- Early Marriage and Pregnancy: In many parts of India, early marriage and pregnancy are still prevalent. Young girls who become pregnant are at higher risk for anaemia because their bodies are not fully developed, and they often do not receive proper nutrition.
- Infections and Parasites: Poor sanitation and hygiene conditions in some regions can lead to parasitic infections, which can cause blood loss and worsen anaemia.
- Lack of Awareness: Limited awareness about the importance of regular antenatal check-ups and iron prenatal supplement during pregnancy is also a cause of anaemia.
Pregnancy Anaemia – Preventive measures
Preventing anaemia in pregnancy is crucial for the well-being of both the mother and the developing baby. Here are some key preventive measures:
- Balanced Diet: Consume a well-balanced diet rich in iron, folic acid, and vitamin B12.
- Iron-Rich Foods: Prioritize iron-rich foods, especially heme iron sources found in red meat, poultry, and fish.
- Plant-Based Iron Sources: If you follow a vegetarian or vegan diet, focus on non-heme iron sources like beans, lentils, tofu, and fortified cereals.
- Iron Supplements: Take prenatal vitamins containing iron and folic acid to meet increased nutritional demands during pregnancy.
- Vitamin C-Rich Foods: Incorporate foods high in vitamin C into your meals to enhance the absorption of non-heme iron from plant-based sources.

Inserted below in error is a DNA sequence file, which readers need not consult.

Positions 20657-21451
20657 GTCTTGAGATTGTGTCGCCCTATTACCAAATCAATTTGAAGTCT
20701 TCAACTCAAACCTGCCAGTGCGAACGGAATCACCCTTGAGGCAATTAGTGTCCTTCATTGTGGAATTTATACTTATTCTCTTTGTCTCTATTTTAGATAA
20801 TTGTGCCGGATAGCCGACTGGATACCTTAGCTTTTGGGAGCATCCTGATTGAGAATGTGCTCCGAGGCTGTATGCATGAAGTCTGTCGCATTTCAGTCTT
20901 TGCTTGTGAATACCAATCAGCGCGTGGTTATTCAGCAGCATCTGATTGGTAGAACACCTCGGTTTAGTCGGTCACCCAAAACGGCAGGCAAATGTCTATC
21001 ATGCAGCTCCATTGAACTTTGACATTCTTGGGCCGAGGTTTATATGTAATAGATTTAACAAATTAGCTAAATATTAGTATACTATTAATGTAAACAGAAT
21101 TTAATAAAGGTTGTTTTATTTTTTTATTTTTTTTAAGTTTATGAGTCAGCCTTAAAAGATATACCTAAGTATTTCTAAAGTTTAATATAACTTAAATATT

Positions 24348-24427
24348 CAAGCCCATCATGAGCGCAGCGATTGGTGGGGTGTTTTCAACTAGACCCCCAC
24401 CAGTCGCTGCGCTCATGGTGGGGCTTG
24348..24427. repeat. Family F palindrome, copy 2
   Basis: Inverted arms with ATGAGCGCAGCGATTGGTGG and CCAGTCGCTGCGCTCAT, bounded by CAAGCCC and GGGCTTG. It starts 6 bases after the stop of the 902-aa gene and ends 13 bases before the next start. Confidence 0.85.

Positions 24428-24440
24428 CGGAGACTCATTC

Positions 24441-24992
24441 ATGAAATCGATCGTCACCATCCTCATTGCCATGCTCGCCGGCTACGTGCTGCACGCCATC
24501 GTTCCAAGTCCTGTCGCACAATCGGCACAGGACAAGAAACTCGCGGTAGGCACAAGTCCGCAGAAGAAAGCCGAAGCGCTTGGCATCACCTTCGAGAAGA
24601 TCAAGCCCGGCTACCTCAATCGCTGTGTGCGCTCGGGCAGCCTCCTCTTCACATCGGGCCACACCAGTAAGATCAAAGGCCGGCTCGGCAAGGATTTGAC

- Prevent dehydration: Drink plenty of water to prevent dehydration, which can exacerbate anaemia symptoms.
- Lifestyle Factors: Address lifestyle factors that can contribute to anaemia, such as heavy menstrual bleeding or poor dietary habits.
By following these preventive measures and working closely with your doctor, you can significantly reduce the risk of developing anaemia during pregnancy and ensure a healthier pregnancy journey.
Why Trimacare Prenatal Multivitamin is the Most Popular Choice Among Pregnant Indian Women?
Trimacare Prenatal tablets provide trimester-specific care for the unique needs of the mother and baby throughout each trimester and are created for the needs of Indian pregnant women, as opposed to generic and foreign prenatal pills, which do not address the needs of Indian pregnant women. Indian Pregnant women can acquire 20+ important nutrients from one Trimacare prenatal multivitamin, to ensure they get everything they need for the duration of their pregnancy.
Trimacare Multivitamins for pregnant women is 100% vegetarian. Thus, Trimacare pregnancy vitamin tablet is therefore the ideal option for Indian women who are vegetarians or sensitive to the omega 3 fatty acids, docosahexaenoic acid (DHA), or fish oil found in prenatal vitamins.
Therefore, Anaemia during pregnancy is a challenge, but it’s a challenge that can be overcome with the right approach. By seeking timely medical advice, embracing a nutrient-rich diet, and following prescribed treatments, you can ensure a healthy and vibrant pregnancy.